Yeast-like Fungi

Recently, several taxonomic rearrangements have been made and many well-known Candida species have been renamed and moved to other genera.

Notably Nakaseomyces glabratus (formerly C. glabrata), Pichia kudriavzevii (formerly Candida krusei), Meyerozyma guilliermondii (formerly Candida guilliermondii), Clavispora lusitaniae (formerly Candida lusitaniae), Kluyveromyces marxianus (formerly Candida kefyr) and Wickerhamomyces anomalus (formerly Candida pelliculosa).  C. parapsilosis is now recognised as species complexes (Tavanti 2005; Correia 2006; Alcoba-Florez 2005).

Several species may be aetiological agents, most commonly Candida albicans, followed by C. parapsilosis, N. glabratus, C. tropicalis and Pichia kudriavzevii. Altogether, these five species account for >95% of human infections. However a number of other species may also be isolated. All are ubiquitous and occur naturally on humans.

  • Laboratory identification

    See Kurtzman, Fell and Boekhout. 2011. The Yeasts, a Taxonomic Study. 5th Edition Elsevier B.V.

    Yeast-like fungi may be basidiomycetes, such as Cryptococcus neoformans or ascomycetes such as Candida albicans.

    Ensure that you start with a fresh growing pure culture; streak for single colony isolation if necessary.

    CHROMagar Candida

    CHROMagar Candida plate showing chromogenic colour change for C. albicans (green), C. tropicalis ( blue), C. parapsilosis (white) and N. glabratus (mauve).

    Chromogenic agars:
    These are used for primary isolation for rapid species identification and detection of mixed flora, especially from non-sterile sites. Depending on the brand of chromogenic media presumptive identification of C. albicans, C. tropicalis and P. kudriavzevii is possible. It is particularly useful for detection of mixed infections.

    Candida germ tubes

    Candida albicans showing production of germ tubes.

    Germ tube test.
    A rapid screening test for C. albicans and C. dubliniensis. 0.5 mL of serum, containing 0.5% glucose, is lightly inoculated with the test organism and incubated at 35C for 2-3 hours. On microscopy, the production of germ tubes by the cells is presumptive for C. albicans and C. dubliniensis.

    Dalmau plate culture

    Dalmau plate culture of Candida albicans showing (a) colonies growing out from scratches on the surface of a cornmeal/tween 80 agar plate, and (b) the production of large round, thick-walled chlamydospores.Note: A coverslip has been placed onto the agar surface covering the scratches.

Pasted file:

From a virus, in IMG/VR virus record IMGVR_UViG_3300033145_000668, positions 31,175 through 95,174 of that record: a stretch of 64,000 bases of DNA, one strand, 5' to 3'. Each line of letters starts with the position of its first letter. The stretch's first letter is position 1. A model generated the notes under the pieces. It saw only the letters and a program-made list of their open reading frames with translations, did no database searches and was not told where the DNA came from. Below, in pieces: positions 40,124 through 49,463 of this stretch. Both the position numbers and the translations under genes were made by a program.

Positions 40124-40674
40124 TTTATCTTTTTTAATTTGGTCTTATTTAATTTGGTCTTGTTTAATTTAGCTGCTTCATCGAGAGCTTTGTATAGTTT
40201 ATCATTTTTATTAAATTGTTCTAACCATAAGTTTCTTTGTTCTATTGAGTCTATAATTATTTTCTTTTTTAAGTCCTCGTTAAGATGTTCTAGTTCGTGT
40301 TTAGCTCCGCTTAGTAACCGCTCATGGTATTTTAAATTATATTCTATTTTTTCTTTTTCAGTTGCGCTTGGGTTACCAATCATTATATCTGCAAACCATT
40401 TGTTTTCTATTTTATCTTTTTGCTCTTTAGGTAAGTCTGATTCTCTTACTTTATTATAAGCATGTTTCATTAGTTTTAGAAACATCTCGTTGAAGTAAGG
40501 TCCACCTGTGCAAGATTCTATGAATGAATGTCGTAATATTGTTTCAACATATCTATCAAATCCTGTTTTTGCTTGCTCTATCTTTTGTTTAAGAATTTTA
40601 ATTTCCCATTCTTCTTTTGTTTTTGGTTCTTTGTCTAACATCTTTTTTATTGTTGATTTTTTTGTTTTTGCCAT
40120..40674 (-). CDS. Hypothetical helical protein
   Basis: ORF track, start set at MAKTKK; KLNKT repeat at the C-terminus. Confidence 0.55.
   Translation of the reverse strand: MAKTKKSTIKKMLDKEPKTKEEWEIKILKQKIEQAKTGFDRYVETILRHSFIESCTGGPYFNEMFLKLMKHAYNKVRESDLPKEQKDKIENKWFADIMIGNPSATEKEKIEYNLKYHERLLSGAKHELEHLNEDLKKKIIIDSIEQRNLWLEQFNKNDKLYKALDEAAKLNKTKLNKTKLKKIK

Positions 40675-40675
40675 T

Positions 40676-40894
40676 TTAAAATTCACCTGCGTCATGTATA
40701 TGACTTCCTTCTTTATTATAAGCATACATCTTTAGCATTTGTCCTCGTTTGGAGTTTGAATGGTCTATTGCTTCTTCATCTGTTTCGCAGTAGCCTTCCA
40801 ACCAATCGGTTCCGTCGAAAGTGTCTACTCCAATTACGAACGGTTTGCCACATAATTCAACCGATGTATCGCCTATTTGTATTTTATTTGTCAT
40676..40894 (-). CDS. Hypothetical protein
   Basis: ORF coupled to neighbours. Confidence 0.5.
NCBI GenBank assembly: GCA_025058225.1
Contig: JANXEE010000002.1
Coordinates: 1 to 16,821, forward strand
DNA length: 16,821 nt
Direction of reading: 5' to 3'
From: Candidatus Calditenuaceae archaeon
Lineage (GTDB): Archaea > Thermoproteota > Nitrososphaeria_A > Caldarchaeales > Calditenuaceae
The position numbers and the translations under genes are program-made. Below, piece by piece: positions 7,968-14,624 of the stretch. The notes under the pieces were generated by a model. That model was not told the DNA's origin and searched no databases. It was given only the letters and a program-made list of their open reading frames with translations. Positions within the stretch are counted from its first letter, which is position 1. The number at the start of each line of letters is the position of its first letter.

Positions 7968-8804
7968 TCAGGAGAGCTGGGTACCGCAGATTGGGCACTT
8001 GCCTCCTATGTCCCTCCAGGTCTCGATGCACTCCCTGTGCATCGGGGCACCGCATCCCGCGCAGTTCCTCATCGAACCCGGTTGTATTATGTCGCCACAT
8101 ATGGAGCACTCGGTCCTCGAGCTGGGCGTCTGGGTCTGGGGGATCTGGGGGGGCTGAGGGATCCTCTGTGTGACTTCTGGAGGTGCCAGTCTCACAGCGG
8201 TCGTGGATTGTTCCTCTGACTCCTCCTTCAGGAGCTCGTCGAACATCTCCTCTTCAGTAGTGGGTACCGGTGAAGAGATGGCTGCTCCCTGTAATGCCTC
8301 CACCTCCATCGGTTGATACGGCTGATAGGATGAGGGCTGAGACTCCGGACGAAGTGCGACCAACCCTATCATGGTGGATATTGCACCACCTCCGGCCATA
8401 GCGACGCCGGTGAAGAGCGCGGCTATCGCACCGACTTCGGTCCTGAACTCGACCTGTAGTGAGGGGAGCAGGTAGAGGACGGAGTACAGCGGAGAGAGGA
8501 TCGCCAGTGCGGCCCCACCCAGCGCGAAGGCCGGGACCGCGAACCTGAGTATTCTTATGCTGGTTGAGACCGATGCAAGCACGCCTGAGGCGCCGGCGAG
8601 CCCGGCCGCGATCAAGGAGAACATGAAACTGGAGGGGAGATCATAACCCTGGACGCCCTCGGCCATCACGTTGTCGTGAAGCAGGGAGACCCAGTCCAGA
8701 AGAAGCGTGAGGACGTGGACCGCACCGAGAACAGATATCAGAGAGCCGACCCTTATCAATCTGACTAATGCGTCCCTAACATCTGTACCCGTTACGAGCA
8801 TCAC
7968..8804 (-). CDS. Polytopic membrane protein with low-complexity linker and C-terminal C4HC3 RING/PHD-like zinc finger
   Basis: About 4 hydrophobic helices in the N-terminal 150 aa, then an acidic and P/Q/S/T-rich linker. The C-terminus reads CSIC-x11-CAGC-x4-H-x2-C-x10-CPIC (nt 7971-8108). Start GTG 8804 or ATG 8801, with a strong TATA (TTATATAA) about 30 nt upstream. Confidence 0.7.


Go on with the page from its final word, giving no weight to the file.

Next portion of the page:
Dalmau plate culture:

    To set up a yeast morphology plate, dip a flamed sterilised straight wire into a culture and then lightly scratch the wire onto the surface of a cornmeal/tween 80, rice/tween 80 or yeast morphology agar plate, then place a flamed coverslip onto the agar surface covering the scratches. Dalmau morphology plates are examined in-situ directly under the low power of a microscope for the presence of pseudohyphae which may take up to 4-5 days at 26C to develop. C. albicans also produces characteristic large, round, terminal, thick-walled vesicles (often called chlamydospores). For best results a light inoculum should be scratched into the agar surface using a wire.

    Physiological and biochemical tests: 
    Including fermentation and assimilation studies should be performed based on those used at the Centraalbureau voor Schimmelcultures (CBS), Delft, The Netherlands (Kurtzman et al. 2011). Reliable commercially available yeast identification systems are the API 20C AUX, API ID 32C, Biolog YT Station and Vitek 2 YST ID systems. However, they can only be used to identify those species in their respective databases, and may misidentify yeasts that are not represented.

    Other supplementary tests: 
    Include growth at 37C, cycloheximide resistance and hydrolysis of urea.

    The Bruker MALDI-TOF database is useful for identification of most clinical yeasts. The MALDI-TOF Vitek MS has been reported to misidentify some yeasts, notably Candida metapsilosis as Candida parapsilosis (Nobrega et al. 2014).

    Molecular identification: 
    ITS sequencing is useful for the identification of most clinical yeasts.

    Barnett et al. (1983), Kurtzman and Fell (1998, 2011), de Hoog et al. (2000, 2015).

A list of Mycology references cited for the identification of medically important fungi is available for viewing.